the Far East. We were both RST 559 but workable. In CW on 14,038
Saturday 21 July 2018.
new flag has been added in my visitors page: Bahrain.
I don't recall having had a QSO with Bahrain though. So it must
have been a random visit to the site. Nice.
Friday 20 July 2018. I know, I know, I know......it
has been too long. I have been away for two weeks on holiday and
thereafter lots of other activities kept me busy. I have been in the
PI4HAL shack though. And....I have now reached the vintage age of
71. A few QSO's have been made, but nothing spectacular. DX
conditions are still up for improvement. And we had a DARES event at
the SAR in Katwijk last week Saturday.
Monday 18 June 2018. Installed Ham Radio de Luxe
version 184.108.40.2066 with no problems. Made only a few QSO's in the
Sunday 10 June 2018. It has been a while! Have been
away now and then and have been in the PI4HAL shack. Nearby thunder
forced me to disconnect my antennas and garden activities had a high
priority as weed was overtaking my flowers and so on. So almost no
radio activities from my home QTH.
Monday 14 May 2018. Installed Ham Radio de Luxe
version 220.127.116.110 without any hassle.
Wednesday 9 May 2018. Spent the day o/b de ss
Rotterdam in the PI4HAL shack together with 6 others, 5 of which
have been working on the vertical antennas that needed to be
replaced including the coax connectors. Florian PB8DX was the lucky
one to go all the way up, but he is absolutely not afraid of
The PI4HAL team on the bridge of the ss Rotterdam
on May 9th 2018
Florian PB8DX fixing the coax connection on the port side
vertical at a height of approximately 65 meters.
Sunday 29 April 2018. Worked GM0HCQ/MM the Royal
Research Ship James Clark Ross in the 30 meter band. Operator Mike.
Near Cape Finisterre.
Sunday 15 April 2018. Joined the MRD (Maritime
Radio Days) for quite a few hours spread over the day. Made a nice
number (24) of QSO's in the 20, 30, 40 and 80 meter bands. Good to meet
old friends in the air. Yesterday I did the same on board the PI4HAL
together with two other guys. Conditions were very moderate then so
we were less successful with the QSO number. But we had a lot
of visitors to whom we could tell the story of the Titanic
catastrophe; the very reason for the Maritime Radio Days.
Sunday 8 April 2018. Successfully installed version
18.104.22.1686 of Ham Radio de Luxe software. Version 22.214.171.1245 which was
released the day before was believed to have a trojan. It was
thoroughly tested and no trojan was found. So - to be absolutely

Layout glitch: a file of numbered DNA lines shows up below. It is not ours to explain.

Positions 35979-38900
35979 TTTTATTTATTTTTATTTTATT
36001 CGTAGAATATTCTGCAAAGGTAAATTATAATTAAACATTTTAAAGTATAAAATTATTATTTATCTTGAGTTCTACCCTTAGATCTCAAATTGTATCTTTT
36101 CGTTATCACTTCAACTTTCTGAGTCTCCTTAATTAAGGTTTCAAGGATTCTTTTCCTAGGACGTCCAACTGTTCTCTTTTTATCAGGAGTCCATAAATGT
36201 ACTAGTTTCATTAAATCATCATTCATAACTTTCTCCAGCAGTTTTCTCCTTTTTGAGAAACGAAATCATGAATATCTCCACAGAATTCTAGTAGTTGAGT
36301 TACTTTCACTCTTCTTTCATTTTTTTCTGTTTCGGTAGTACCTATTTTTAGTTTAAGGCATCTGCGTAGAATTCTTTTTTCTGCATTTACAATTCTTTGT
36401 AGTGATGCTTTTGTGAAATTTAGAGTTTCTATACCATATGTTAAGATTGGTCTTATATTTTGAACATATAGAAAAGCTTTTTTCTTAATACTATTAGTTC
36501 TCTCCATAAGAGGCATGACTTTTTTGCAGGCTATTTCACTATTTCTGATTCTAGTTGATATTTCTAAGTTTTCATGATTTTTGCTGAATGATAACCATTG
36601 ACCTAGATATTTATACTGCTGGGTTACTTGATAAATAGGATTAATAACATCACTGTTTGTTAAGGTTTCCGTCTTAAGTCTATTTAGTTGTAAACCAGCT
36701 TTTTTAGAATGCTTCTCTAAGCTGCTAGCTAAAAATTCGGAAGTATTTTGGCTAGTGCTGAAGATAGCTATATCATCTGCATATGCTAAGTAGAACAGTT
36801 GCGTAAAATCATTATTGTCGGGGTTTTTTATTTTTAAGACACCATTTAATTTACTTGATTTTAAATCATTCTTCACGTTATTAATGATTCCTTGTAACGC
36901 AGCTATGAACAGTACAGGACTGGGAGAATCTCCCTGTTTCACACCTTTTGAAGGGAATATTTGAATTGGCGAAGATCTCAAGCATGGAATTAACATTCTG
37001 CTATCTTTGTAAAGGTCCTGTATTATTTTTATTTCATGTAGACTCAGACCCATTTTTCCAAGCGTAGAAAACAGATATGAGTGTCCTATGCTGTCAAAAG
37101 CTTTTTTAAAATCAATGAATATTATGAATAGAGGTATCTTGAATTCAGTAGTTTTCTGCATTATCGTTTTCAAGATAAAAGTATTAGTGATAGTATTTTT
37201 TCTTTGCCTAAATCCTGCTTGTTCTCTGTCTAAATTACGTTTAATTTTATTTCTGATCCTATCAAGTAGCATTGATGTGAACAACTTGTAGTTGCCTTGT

save - the new version
126.96.36.1996 was released. Windows Defender didn't like it at first,
but I installed it anyway. I have had no problem so far.
Friday 6 April 2018. Spent the day in the PI4HAL
shack with my old colleague on board the ss Nieuw Amsterdam Harm de
Haan PD2GG. Again we exchanged a lot of memories. I worked the
Skanti HF transceiver on the dipole antenna in USB mode (20 meter
band) and Harm worked the FT-1000 in CW mode, in the 20 and 40 meter
bands using the GPA 50. The other transceivers were temporarily out
of service due to 'work-in-progress' on antenna cabling. Two young
boys from Belgium were stunned by the abilities of working Morse
Wednesday 4 April 2018. Have been off the air for
some time. Did have some problems with HRdLuxe after I had
deinstalled an old version of MS Office, including MS Access. I then
installed the new version MS Office 2017 (including MS Access) but
when I started HRdLuxe it said the database MyLogbook could not be
found or it could not connect to that database. As I had many other
things to do I parked the problem for the time being, but I didn't
make any QSO's as a result of that. Today I spent some time trying
to solve the problem. I made a new database, imported the backup of
my logbook and it looks as if it works. I didn't get MyLogbook back
into work though. The new database is now BertLogbook. Haven't found
out why MyLogbook could not be retrieved or connected. Well anyway I
made a few 20 meter band QSO's today, so I am back.
Above LoTW confirmation of my QSO with Kosovo; the newly added
Thursday 22 March 2018. Spent the day o/b ss
Rotterdam in the PI4HAL shack. Made a nice number of 20 and 30 meter
band QSO's amongst one with 3C0W (Annobon Island, Gulf of Guinee)
and one with PJ5/SP9FIH (Saba/St Eustatius, Dutch Antilles). And
there was a nice number of visitors.
Saturday 17 March 2018. Russian DX contest. Made a
humble number of QSO's in the 15, 20, 40, 80 and 160 meter bands. Only
in CW. Quite busy but no problems getting thru. The log was
Russian DX Contest 2018
Reported QSOs: 50
Received at: 19.03.2018 05:46:47 UTC
Log is successfully submitted.
Thank you for participation in RDXC-2018 and for your log!
PC4Y* SOAB-CW-LP valid 19.03.2018 05:46
Monday 5 March 2018. I finalized the upgrade of my
two PC's to have the Window10 O/S. Received a new TQSL certificate
from LoTW and reconfigured my HRdLuxe including the upgrade to
version 188.8.131.524. Had to retrieve upload codes and what have you,
but it was all in the backup.
Saturday 24 February 2018. Within the regional
DARES group we had installed and configured the newly developed and
configured Winlink system. Today was the day we tested it with a
dedicated DARES Radio Mail server (RMS) and some 6 or 7 testers. The
testers worked from their home QTH, three others went to the DRCC in
Leiden to check the RMS. At the end we were very enthusiastic as all
worked fine, including working thru digipeaters.
Monday 5 February 2018.
A nice new flag from Burkina Faso was added to my flag-list, now
showing a total of 121 flags from all over the world. I don't recall
to have had a QSO with someone in Burkina Faso though, but that is
irrelevant. It again shows our hobby allows to have worldwide
contacts without the hassle of travelling.
Wednesday 31 January 2018. Last week the FT-1000
was successfully connected to HRdeLuxe. So (almost) everything in